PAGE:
Offline orlando pizza man 1

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Re: Cracker-ization of a Chicago thin
« Reply #6 on: July 12, 2012, 03:50:47 PM »
Mike: That is a great looking pizza there! I have been looking for a pizza this same way myself and have come close with BTB's Thin crust Semolina dough. By any chance would you be willing to share your recipe?? Would greatly appreciate it. I too have missed the pizzas that I had up north before moving to Florida. NO good pizza here in Orlando unless I make it myself. Thanks for the memories!

Offline mykall

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Re: Cracker-ization of a Chicago thin
« Reply #7 on: July 14, 2012, 03:57:29 PM »
Mike: That is a great looking pizza there! I have been looking for a pizza this same way myself and have come close with BTB's Thin crust Semolina dough. By any chance would you be willing to share your recipe?? Would greatly appreciate it. I too have missed the pizzas that I had up north before moving to Florida. NO good pizza here in Orlando unless I make it myself. Thanks for the memories!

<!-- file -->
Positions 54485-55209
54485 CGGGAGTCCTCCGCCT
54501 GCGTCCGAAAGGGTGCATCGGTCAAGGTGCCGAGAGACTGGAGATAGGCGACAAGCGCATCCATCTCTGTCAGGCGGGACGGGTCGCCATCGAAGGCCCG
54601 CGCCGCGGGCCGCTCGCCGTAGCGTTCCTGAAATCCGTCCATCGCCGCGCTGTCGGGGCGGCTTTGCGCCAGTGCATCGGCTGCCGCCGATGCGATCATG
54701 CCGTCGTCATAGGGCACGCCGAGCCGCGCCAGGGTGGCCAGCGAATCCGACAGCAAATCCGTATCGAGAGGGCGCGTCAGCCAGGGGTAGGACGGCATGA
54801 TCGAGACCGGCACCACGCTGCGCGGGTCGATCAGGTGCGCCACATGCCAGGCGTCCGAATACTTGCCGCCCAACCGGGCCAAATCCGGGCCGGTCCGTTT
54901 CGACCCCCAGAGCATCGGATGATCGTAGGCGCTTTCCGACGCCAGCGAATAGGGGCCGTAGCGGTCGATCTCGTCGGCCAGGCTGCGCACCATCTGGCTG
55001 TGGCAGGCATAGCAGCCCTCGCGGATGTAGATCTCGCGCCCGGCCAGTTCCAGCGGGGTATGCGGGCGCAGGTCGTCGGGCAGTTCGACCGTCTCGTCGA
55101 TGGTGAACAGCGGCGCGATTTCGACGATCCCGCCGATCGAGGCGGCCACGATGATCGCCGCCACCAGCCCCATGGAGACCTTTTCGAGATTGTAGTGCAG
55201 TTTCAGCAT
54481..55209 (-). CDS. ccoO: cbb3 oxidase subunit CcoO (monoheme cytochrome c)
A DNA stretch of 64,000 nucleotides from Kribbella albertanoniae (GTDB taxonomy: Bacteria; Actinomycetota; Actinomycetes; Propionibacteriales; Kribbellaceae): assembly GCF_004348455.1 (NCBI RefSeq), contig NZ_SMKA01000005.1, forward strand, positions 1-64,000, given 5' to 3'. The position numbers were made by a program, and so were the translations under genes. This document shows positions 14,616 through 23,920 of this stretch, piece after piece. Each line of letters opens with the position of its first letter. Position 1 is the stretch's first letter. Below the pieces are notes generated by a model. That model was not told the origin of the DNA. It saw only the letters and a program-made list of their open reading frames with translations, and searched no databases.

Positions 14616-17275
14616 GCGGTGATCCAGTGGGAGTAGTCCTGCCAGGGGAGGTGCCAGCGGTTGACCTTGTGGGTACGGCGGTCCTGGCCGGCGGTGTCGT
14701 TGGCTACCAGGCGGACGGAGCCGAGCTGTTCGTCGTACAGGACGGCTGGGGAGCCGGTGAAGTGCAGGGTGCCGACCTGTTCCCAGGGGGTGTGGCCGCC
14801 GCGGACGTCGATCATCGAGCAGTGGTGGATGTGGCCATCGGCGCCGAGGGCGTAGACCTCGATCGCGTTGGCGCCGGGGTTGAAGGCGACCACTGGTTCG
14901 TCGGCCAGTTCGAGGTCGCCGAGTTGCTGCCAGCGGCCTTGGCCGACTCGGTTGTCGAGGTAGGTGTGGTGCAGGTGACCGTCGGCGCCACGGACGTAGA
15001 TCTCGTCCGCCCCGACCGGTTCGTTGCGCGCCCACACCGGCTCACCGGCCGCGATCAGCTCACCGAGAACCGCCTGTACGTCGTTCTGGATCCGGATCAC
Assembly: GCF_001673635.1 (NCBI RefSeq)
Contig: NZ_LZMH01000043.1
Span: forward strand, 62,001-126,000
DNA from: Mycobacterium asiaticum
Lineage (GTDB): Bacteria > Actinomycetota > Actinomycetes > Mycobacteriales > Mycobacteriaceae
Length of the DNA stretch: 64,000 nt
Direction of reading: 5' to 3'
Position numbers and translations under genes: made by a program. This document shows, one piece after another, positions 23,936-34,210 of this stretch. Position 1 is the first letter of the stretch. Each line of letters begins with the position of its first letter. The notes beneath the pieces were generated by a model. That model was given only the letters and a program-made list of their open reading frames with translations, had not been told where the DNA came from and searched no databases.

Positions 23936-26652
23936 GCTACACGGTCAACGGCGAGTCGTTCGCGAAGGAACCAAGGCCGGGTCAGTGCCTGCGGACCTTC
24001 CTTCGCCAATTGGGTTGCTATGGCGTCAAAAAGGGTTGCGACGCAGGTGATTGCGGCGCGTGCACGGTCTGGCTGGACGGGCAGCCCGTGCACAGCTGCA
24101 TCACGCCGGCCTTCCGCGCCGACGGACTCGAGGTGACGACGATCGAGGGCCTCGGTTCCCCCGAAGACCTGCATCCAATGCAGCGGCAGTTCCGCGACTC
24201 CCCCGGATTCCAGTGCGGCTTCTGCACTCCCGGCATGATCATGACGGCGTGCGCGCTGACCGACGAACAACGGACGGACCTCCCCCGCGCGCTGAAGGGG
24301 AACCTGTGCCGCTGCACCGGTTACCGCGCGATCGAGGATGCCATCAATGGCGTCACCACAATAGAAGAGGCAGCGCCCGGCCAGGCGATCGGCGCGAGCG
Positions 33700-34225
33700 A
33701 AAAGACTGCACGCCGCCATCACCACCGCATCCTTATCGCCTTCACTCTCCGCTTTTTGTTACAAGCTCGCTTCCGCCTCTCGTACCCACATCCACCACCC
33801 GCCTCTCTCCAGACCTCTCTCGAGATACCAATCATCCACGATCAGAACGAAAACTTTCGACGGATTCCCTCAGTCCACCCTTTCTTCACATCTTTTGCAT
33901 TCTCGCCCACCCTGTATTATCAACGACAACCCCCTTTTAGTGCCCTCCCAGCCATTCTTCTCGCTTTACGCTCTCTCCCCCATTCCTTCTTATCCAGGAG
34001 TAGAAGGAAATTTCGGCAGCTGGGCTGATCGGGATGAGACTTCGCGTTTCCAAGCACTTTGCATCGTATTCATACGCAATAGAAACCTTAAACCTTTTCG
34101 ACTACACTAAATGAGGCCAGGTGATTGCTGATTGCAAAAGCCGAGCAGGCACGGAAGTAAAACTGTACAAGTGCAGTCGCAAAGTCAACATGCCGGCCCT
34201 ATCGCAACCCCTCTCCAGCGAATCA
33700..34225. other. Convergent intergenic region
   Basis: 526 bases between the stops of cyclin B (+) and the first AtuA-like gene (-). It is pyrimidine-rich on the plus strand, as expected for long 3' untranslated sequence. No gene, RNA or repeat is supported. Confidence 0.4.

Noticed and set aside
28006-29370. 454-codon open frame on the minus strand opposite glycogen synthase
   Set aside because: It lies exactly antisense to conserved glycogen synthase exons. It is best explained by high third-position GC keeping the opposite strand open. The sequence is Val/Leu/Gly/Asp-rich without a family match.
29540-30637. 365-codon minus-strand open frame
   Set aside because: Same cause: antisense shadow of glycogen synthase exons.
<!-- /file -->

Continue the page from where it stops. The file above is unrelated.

Sure, the top one is 100% KABF and the bottom one is 60% KAAP and 40% KABF.  The top one is about 70\30 Mozzi\Provolone and the bottom one is 70\30 Mozzi\Cheddar.

flour                         100%
filtered water               45
olive oil                        4
salt                             2
active dry yeast           .75

I recommend KABF or high gluten if you have it.  I cooked this on a stone not
the perforated pan it's on, I just don't have a solid one for serving.


« Last Edit: July 14, 2012, 09:42:53 PM by mykall »

Offline Jet_deck

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Re: Cracker-ization of a Chicago thin
« Reply #8 on: July 14, 2012, 04:45:47 PM »
Looks like a very tasty curve. :chef:
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Offline dieterschmied

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Re: Cracker-ization of a Chicago thin
« Reply #9 on: July 15, 2012, 01:48:50 PM »